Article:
The Empire State Building stood as the world’s tallest building for nearly 40 years, from its completion in early 1931 until the topping out of the World Trade Center’s North Tower in late 1970.
Here are the facts you ought to know:
- designed by William F. Lamb from the architectural firm Shreve, Lamb and Harmon
- excavation of the site began on January 22, 1930
- construction on the building itself started symbolically on March 17, St. Patrick’s Day
- completed in just under 15 months
- architectual height: 1,250 ft (381.0 m)
- roof height: 1,250 ft (381.0 m)
- tip height: 1,454 ft (443.2 m)
- floors: 103
- floor area: 2,248,355 sq ft (208,879 m2)
- elevators: 73
It was designed in the distinctive Art Deco style and named as one of the Seven Wonders of the Modern World by the American Society of Civil Engineers.
The project involved 3,400 workers, mostly immigrants from Europe, along with hundreds of Mohawk iron workers, many from the Kahnawake reserve near Montreal. According to official accounts, five workers died during the construction.
In 1964, floodlights were added to illuminate the top of the building at night, in colors chosen to match seasonal and other events. In 2012, the floodlights were replaced with LED fixtures, increasing the available colors from nine to over 16 million
Designated as a National Historic Landmark in 1986
It has one of the most popular outdoor observatories in the world, having been visited by over 110 million people. The 86th-floor observation deck offers impressive 360-degree views of the city. There is a second observation deck on the 102nd floor that is open to the public.
New York City is the largest media market in the United States. Since the September 11 attacks, nearly all of the city’s commercial broadcast stations (both television and FM radio) have transmitted from the top of the Empire State Building, although a few FM stations are located at the nearby Condé Nast Building. Most New York City AM stations broadcast from sites across the Hudson River in New Jersey or from other surrounding areas.
The site of the Empire State Building was first developed as the John Thompson Farm in the late 18th century. At the time, a stream ran across the site, emptying into Sunfish Pond, located a block away. Beginning in the late 19th century, the block was occupied by the Waldorf-Astoria Hotel, frequented by The Four Hundred, the social elite of New York
The limestone for the Empire State Building came from the Empire Mill in Sanders, Indiana which is an unincorporated town adjacent to Bloomington, Indiana. Bloomington, Bedford and Oolitic area are known as the limestone capital of the world. It is a point of local pride that the stone for the Empire State building came from there
The building’s opening coincided with the Great Depression in the United States, and as a result much of its office space was initially unrented, which led New Yorkers to refer to the building as the “Empty State Building”. The building would not become profitable until 20 years later, in 1950.
The distinctive Art Deco spire was originally designed to be a mooring mast and depot for dirigibles (airships). The 103rd floor was originally a landing platform with an elevator traveling between the 86th and 102nd floors, which was supposed to transport passengers after they checked in at the observation deck on the 86th floor. The idea proved to be impractical and dangerous after a few attempts with airships, due to the powerful updrafts caused by the size of the building itself.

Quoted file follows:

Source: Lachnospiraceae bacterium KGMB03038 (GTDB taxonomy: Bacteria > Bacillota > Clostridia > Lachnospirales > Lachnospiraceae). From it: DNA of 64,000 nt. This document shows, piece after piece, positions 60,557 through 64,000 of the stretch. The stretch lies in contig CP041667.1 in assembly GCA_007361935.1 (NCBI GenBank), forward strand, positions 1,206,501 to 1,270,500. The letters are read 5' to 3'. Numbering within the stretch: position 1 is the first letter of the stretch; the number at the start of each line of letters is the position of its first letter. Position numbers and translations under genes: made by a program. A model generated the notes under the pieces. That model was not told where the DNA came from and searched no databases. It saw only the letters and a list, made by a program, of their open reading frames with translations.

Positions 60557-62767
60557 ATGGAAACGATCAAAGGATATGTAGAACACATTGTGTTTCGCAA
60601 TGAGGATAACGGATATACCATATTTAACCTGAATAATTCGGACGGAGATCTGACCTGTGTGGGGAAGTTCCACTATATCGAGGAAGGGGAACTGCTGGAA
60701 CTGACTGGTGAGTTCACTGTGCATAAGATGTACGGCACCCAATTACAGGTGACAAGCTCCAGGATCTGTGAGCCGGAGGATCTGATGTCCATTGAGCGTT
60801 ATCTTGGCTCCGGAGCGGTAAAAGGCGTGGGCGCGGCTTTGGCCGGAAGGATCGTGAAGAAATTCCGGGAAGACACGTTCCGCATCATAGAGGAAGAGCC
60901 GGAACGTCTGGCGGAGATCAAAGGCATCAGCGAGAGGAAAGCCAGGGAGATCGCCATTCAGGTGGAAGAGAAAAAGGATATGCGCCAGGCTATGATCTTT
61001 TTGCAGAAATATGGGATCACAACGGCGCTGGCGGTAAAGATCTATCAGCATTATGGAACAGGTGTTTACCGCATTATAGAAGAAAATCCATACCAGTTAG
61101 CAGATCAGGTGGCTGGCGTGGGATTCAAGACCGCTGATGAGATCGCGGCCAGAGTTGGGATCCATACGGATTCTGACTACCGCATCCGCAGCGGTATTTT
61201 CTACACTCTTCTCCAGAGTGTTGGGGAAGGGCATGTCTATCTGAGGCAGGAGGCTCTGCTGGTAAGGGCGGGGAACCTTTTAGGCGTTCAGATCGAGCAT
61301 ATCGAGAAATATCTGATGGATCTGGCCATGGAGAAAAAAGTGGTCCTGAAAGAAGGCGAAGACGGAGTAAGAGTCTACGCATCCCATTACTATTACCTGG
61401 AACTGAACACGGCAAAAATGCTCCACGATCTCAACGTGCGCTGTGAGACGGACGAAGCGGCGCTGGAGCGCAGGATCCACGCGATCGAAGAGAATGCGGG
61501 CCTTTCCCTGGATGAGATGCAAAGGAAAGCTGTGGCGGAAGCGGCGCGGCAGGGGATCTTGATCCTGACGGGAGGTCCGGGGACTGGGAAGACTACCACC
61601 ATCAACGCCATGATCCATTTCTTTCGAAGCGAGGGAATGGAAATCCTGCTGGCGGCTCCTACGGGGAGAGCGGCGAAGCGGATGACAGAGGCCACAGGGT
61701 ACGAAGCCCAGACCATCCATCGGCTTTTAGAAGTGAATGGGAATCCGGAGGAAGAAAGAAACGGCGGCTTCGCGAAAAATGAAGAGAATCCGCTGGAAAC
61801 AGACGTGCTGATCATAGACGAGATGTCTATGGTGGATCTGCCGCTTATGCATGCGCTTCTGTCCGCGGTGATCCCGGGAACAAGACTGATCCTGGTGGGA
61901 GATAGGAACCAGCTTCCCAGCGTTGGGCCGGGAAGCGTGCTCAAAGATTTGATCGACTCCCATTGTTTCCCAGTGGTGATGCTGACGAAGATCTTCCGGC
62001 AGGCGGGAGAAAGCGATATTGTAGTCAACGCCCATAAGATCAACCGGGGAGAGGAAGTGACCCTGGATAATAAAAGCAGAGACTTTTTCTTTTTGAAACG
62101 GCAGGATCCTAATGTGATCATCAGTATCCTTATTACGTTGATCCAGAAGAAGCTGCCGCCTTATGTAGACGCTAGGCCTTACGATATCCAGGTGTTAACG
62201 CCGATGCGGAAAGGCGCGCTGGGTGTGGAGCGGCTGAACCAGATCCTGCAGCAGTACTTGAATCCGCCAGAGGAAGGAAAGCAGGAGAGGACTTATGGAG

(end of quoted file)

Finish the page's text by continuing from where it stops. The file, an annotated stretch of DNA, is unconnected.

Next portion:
At 9:40 am on Saturday, July 28, 1945, a B-25 Mitchell bomber, piloted in thick fog by Lieutenant Colonel William Franklin Smith, Jr., crashed into the north side of the Empire State Building, between the 79th and 80th floors, where the offices of the National Catholic Welfare Council were located.
Over the years, more than thirty people have attempted suicide by jumping from various floors of the building
On May 1, 1947, 23-year-old Evelyn McHale leapt to her death from the 86th floor observation deck and landed on a limousine parked at the curb. Photography student Robert Wiles took a photo of McHale’s oddly intact corpse a few minutes after her death. The police found a suicide note among possessions she left on the observation deck: “He is much better off without me … I wouldn’t make a good wife for anybody”. The photo ran in the May 12, 1947 edition of Life magazine, and is often referred to as “The Most Beautiful Suicide”. It was later used by visual artist Andy Warhol in one of his prints entitled Suicide (Fallen Body).
On February 24, 1997, a gunman shot seven people on the observation deck, killing one, then fatally wounded himself
Following the September 11 attacks in 2001 and the collapse of the World Trade Center towers, the Empire State Building was again the tallest building in New York (although it was no longer the tallest in the US or the world), until One World Trade Center reached a greater height on April 30, 2012.
Perhaps the most famous popular culture representation of the building is in the 1933 film King Kong, in which the title character, a giant ape, climbs to the top to escape his captors but falls to his death after being attacked by airplanes.
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